Six Considerations Missing from the School Safety and Data Conversation

Written by Natasha Duarte

Across the country, education leaders and policymakers are searching for answers to a complicated and deeply-felt question: how to keep students safe, especially in the wake of school shootings. Many are turning to technology and data for the answers. Some schools and districts are experimenting with large-scale social media monitoring, security cameras with anomaly detection software, and increased data sharing across departments and with law enforcement. A 2018 Florida law requires education, mental health, juvenile justice, and social media data to be integrated in a central database and shared across agencies, including with law enforcement. Reports from the Federal Commission on School Safety and the Marjory Stoneman Douglas High School Public Safety Commission have made recommendations for increased data collection and digital surveillance of students, including social media monitoring, suspicious activity reporting, and data sharing with law enforcement.

States, districts, and schools may be under immense pressure to adopt new security measures, but rushing this process could hurt students more than it helps. Many data-driven initiatives that have been proposed or implemented are unproven and come with significant risks to students’ privacy, free expression, and other rights. Before ramping up data collection and digital surveillance in schools, decisionmakers should consider the real effects and unintended consequences of these measures on students and families.

Last month, CDT and the Brennan Center for Justice convened a group of school officials, policymakers, law enforcement officials, privacy and social justice advocates, and parent and student representatives to discuss the intersection of technology, school safety, and students’ rights. The workshop highlighted six considerations that are currently missing from mainstream reports and policymaking around school safety and data.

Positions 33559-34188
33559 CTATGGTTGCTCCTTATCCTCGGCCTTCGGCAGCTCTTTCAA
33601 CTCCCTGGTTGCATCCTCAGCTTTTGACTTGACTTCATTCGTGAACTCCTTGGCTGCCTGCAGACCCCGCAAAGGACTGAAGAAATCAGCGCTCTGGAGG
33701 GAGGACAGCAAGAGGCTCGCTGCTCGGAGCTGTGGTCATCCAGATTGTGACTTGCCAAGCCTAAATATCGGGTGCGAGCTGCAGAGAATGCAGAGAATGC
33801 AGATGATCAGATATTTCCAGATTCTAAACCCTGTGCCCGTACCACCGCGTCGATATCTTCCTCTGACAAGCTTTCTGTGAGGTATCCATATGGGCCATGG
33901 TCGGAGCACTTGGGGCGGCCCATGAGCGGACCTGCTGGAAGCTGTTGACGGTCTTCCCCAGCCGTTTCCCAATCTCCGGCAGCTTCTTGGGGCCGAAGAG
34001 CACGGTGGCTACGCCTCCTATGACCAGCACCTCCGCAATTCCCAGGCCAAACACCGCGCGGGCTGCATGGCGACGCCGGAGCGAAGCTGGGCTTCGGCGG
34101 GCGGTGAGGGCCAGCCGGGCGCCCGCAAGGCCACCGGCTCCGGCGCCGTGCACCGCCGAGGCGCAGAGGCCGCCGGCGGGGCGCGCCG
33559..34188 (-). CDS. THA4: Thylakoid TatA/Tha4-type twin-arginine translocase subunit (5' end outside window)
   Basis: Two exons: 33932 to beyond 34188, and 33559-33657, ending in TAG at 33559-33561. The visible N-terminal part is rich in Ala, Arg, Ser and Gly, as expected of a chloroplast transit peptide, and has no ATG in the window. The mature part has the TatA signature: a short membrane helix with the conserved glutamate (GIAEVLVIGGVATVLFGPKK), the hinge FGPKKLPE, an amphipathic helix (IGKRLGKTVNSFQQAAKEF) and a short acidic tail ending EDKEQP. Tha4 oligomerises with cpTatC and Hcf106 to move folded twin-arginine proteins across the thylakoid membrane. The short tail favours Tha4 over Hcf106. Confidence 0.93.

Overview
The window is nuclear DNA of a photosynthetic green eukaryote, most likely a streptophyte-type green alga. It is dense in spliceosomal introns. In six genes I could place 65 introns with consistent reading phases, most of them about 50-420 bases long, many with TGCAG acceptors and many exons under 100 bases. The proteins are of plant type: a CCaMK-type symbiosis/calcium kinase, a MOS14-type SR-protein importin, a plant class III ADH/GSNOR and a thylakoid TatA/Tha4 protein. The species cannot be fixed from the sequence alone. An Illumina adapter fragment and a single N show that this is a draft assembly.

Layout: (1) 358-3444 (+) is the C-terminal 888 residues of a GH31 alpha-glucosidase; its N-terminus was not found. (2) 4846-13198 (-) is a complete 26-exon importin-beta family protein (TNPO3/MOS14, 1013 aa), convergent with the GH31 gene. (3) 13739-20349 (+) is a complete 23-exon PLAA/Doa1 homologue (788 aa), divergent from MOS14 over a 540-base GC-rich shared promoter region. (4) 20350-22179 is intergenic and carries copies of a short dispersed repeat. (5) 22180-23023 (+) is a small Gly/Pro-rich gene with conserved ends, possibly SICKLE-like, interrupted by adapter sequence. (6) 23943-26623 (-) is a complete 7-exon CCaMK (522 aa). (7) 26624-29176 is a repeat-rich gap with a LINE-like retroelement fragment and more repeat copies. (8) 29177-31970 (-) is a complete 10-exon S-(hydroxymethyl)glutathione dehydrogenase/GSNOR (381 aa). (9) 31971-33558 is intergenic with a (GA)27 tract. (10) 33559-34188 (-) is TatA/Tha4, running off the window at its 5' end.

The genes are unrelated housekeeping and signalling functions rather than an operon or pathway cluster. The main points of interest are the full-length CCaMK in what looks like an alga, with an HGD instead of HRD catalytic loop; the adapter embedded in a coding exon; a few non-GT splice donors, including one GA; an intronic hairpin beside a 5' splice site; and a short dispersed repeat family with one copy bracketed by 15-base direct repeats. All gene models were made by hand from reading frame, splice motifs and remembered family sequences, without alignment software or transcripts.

1. An inclusive definition of school safety – The latest wave of school safety initiatives is a direct response to horrific, high-profile events—particularly mass shootings. Although these shootings are devastating, they are far from the only safety concerns students face. In particular, students of color have experienced disproportionate negative impacts from overbroad policing and surveillance in schools. The fear of being reported to law enforcement can also chill students from accessing mental health, special education, and other services. If school safety initiatives are not designed with a holistic and inclusive definition of safety in mind, they may be counterproductive and actually endanger the most vulnerable students.
  2. Policymaking informed by parents and students from all impacted communities – Policymaking around school safety should center the input and needs of students and their families; but students and parents are not a monolith—they represent a diverse range of experiences and points of view. Policymakers and education officials should affirmatively reach out to and engage underrepresented communities, particularly students and families of color, who have been disproportionately impacted by disciplinary, policing, and surveillance policies in schools.